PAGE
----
Computer Programming Class

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A Computer Programming Class is a Program Code Template that is based on a Class Constructor that creates an Object.



References

2017a

  • (Wikipedia, 2017) ⇒ https://en.wikipedia.org/wiki/Class_(computer_programming) Retrieved:2017-9-24.
    • In object-oriented programming, a class is an extensible program-code-template for creating objects, providing initial values for state (member variables) and implementations of behavior (member functions or methods). In many languages, the class name is used as the name for the class (the template itself), the name for the default constructor of the class (a subroutine that creates objects), and as the type of objects generated by instantiating the class; these distinct concepts are easily conflated. When an object is created by a constructor of the class, the resulting object is called an instance of the class, and the member variables specific to the object are called instance variables, to contrast with the class variables shared across the class.

      In some languages, classes are only a compile-time feature (new classes cannot be declared at runtime), while in other languages classes are first-class citizens, and are generally themselves objects (typically of type Class or similar). In these languages, a class that creates classes is called a metaclass.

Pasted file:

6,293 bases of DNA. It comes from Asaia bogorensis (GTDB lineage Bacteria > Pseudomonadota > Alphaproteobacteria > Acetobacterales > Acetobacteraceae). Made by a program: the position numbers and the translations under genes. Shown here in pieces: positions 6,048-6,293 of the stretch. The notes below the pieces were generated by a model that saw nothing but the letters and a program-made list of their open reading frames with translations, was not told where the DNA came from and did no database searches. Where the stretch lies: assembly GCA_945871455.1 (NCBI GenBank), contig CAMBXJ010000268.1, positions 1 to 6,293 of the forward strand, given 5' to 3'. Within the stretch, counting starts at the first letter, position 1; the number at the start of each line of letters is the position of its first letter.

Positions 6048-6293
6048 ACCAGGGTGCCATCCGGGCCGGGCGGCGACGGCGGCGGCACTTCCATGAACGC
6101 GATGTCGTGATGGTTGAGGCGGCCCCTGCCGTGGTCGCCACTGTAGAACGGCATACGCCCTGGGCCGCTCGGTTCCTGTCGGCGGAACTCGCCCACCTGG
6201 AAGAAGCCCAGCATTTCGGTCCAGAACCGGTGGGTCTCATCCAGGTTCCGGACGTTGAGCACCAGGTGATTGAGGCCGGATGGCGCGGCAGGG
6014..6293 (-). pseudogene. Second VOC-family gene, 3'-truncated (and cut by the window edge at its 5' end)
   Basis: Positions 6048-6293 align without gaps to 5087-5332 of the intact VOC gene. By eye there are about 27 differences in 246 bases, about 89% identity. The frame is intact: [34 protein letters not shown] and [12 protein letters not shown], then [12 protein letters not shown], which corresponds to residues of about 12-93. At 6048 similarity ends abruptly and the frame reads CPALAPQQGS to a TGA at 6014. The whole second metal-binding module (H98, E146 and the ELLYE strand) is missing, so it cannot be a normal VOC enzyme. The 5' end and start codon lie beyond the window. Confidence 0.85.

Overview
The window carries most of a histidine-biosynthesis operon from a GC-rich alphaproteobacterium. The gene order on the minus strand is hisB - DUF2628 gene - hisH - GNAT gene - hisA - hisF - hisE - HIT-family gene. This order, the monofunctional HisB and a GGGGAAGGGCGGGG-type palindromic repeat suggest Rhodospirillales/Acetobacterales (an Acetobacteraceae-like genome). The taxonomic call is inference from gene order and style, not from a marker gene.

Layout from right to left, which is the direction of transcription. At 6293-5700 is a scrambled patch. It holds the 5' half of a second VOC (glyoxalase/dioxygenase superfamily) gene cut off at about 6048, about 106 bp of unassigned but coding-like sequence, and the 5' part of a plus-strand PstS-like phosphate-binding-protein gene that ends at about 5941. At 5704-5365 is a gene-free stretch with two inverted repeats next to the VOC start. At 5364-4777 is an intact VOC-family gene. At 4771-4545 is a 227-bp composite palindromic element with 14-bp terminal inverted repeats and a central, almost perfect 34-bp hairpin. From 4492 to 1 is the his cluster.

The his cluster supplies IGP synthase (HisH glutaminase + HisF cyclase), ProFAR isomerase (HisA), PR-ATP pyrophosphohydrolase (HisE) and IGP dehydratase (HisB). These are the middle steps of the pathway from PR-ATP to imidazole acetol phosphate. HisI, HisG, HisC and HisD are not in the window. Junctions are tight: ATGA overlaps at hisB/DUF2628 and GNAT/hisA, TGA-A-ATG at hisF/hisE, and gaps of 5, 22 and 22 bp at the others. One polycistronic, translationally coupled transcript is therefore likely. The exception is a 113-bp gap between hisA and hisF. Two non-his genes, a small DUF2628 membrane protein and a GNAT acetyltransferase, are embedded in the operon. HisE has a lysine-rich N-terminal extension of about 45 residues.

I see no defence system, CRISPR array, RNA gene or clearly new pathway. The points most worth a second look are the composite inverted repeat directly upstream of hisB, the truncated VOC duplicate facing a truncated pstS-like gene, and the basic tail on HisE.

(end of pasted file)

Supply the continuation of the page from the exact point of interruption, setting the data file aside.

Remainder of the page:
2017b

  • (Python Software Foundation,2017) ⇒ https://docs.python.org/3/tutorial/classes.html Retrieved:2017-9-24.
    • QUOTE: Classes provide a means of bundling data and functionality together. Creating a new class creates a new type of object, allowing new instances of that type to be made. Each class instance can have attributes attached to it for maintaining its state. Class instances can also have methods (defined by its class) for modifying its state.

      Compared with other programming languages, Python’s class mechanism adds classes with a minimum of new syntax and semantics. It is a mixture of the class mechanisms found in C++ and Modula-3. Python classes provide all the standard features of Object Oriented Programming: the class inheritance mechanism allows multiple base classes, a derived class can override any methods of its base class or classes, and a method can call the method of a base class with the same name. Objects can contain arbitrary amounts and kinds of data. As is true for modules, classes partake of the dynamic nature of Python: they are created at runtime, and can be modified further after creation.

      In C++ terminology, normally class members (including the data members) are public (except see below Private Variables), and all member functions are virtual. As in Modula-3, there are no shorthands for referencing the object’s members from its methods: the method function is declared with an explicit first argument representing the object, which is provided implicitly by the call. As in Smalltalk, classes themselves are objects. This provides semantics for importing and renaming. Unlike C++ and Modula-3, built-in types can be used as base classes for extension by the user. Also, like in C++, most built-in operators with special syntax (arithmetic operators, subscripting etc.) can be redefined for class instances.